Pregnancy revisited or some thoughts on coal
What I thought notable was that the audience did not seem to grasp the impact that peak oil is going to have on the industries that, while related, do not themselves mine coal. For them the market price and lesser availability of liquid fuels to give the power to their operations, will mean a significant increase in operational cost, and more pressure to be competitive, at a time when the market might otherwise appear glowing.
It would be comforting to be able to say that there is now a plan to deal with this. But the planning at the DoE had been to build this into concepts for the Mining Industry of the Future. That program, modest though it was, has now been zeroed out, and is gone, the experts moving to other fields. Where now the funds for innovation?
Which was, where I came in. Where the prevalent attitude was "Don't be silly, if it worked for our grandfathers it should be good enough for us, right!" In token of which it would also appear that the premier organization for spreading knowledge among the mining community (SME) is about to try emulating that odd bird in the Headmaster's study at Hogwarts. In the meanwhile, suggestions for change might perhaps be most fruitfully stacked around the corpse so as intensify the fire and speed the change. There appears to be little audience for a more creative approach. An attitude which, I learn from Yankee's post is also held by some of our esteemed blogging colleagues.
I wrote the above before seeing Yankee's post, and the direction to Crooked Timber and Ezra Klein. Those posts are in line with my opening, that these are wonderful days for the coal industry. But unfortunately they completely confuse electric power generation and liquid/gaseous fuel use.
Neither author appears to understand the meaning of the Hirsch report. We have 200 million cars and light trucks in this country - give or take - and they run on gasoline and diesel. You can't change them to electric cars in less than about 20 years. We cannot generate significant auto fuels from coal for these cars in less than around 15 years given the time for permits and plant construction. The crisis is likely to be upon us within the next five years (as I said even Peabody agrees with this). Folks we don't have time, there aren't enough engineers and thinking outside the box is not allowed. If I knew their address I think I would be tempted to send some sand (oil of course) to our timbered and learned friends and suggest they bury their heads in it a little deeper.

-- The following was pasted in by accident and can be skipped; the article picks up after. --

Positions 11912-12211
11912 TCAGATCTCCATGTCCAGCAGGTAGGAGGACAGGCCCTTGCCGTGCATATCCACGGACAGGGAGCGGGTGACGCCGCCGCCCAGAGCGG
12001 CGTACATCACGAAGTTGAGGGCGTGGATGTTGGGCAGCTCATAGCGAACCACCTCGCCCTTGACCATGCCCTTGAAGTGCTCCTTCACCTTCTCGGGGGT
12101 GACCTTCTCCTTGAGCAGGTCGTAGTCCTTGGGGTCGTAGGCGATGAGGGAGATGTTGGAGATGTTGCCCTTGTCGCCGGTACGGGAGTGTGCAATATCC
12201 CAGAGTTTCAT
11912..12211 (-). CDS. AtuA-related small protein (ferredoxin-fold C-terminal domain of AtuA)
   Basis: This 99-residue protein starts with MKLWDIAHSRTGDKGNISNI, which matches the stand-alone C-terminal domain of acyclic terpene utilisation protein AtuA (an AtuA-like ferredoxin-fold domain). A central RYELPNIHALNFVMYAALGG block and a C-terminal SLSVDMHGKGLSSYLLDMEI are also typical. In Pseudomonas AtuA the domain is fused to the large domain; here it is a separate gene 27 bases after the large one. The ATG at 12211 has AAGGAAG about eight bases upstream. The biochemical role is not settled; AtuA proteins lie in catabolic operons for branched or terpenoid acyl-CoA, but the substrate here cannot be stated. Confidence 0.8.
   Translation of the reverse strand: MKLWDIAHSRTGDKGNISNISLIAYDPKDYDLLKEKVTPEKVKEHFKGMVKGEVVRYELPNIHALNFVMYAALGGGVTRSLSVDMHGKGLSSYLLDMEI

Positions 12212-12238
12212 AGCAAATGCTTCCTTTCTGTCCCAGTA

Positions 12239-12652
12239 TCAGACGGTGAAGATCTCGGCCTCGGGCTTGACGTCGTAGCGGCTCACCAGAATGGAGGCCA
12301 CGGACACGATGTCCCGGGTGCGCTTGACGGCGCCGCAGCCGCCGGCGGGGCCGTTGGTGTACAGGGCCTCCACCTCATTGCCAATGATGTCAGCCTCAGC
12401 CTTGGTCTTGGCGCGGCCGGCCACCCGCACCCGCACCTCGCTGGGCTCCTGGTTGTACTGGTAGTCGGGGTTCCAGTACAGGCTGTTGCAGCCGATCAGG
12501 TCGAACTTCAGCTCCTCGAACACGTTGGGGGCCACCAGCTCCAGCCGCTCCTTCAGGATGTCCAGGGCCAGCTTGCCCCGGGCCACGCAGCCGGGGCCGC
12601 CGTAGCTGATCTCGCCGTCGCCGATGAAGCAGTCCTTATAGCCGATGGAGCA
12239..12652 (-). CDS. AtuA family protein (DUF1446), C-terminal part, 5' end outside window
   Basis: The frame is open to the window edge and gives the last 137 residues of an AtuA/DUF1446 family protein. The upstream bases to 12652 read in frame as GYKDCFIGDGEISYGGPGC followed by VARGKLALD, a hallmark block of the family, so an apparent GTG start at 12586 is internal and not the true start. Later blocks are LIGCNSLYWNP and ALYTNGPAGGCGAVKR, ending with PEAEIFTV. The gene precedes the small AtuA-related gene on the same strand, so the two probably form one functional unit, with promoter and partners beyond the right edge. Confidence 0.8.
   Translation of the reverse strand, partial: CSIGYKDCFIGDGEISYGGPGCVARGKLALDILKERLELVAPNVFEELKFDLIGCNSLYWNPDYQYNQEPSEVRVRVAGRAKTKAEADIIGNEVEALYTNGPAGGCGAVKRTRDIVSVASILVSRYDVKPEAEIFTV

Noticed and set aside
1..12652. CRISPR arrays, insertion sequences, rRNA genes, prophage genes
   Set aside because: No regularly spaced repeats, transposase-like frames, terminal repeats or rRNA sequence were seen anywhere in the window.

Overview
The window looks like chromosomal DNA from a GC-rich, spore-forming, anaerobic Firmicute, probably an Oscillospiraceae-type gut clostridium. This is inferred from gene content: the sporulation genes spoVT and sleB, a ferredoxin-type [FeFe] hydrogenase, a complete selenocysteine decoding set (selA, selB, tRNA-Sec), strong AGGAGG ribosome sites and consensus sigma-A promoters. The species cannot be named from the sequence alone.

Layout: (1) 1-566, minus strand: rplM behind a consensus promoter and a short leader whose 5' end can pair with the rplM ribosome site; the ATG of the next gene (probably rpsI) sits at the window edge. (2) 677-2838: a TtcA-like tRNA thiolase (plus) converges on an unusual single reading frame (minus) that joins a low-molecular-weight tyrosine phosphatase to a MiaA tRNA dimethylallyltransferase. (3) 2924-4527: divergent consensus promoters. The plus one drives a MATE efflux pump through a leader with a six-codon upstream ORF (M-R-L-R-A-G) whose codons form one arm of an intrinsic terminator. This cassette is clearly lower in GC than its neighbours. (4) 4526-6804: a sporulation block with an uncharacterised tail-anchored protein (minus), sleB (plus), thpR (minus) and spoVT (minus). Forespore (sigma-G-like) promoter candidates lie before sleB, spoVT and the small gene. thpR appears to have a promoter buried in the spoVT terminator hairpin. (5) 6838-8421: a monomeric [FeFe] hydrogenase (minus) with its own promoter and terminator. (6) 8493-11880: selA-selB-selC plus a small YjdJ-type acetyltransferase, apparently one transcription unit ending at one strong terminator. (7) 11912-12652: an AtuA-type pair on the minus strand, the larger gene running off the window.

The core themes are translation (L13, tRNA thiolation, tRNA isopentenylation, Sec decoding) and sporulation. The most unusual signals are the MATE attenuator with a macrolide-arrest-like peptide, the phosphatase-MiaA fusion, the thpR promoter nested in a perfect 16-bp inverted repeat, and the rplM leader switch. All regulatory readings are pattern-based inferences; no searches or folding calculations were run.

Now this is not to say that there are not ideas that can provide some answers, but, as I've said before "you can't have a baby in a month by making nine women pregnant!" Those who have to solve these problems (are there many of us left?) might be getting a bit tired of the old saw that we have chatted about before that "technology will solve the problem." Without money, personnel and time it sure won't, and right now we don't have them (the Governor of Montana not withstanding).
Ah, well, it seems I might be getting a bit hot under the collar, and so it is time for HO to take a small break and to return to the land where the wind no longer blows free and gas is not. I wish I could promise that posting would continue with some regularity, but as have found for the past few years trying to find a hotel with wireless along the wall that Hadrian built is largely an exercise in futility. Which I suppose is an excuse to spend a week on another hobby - the search for a good pint!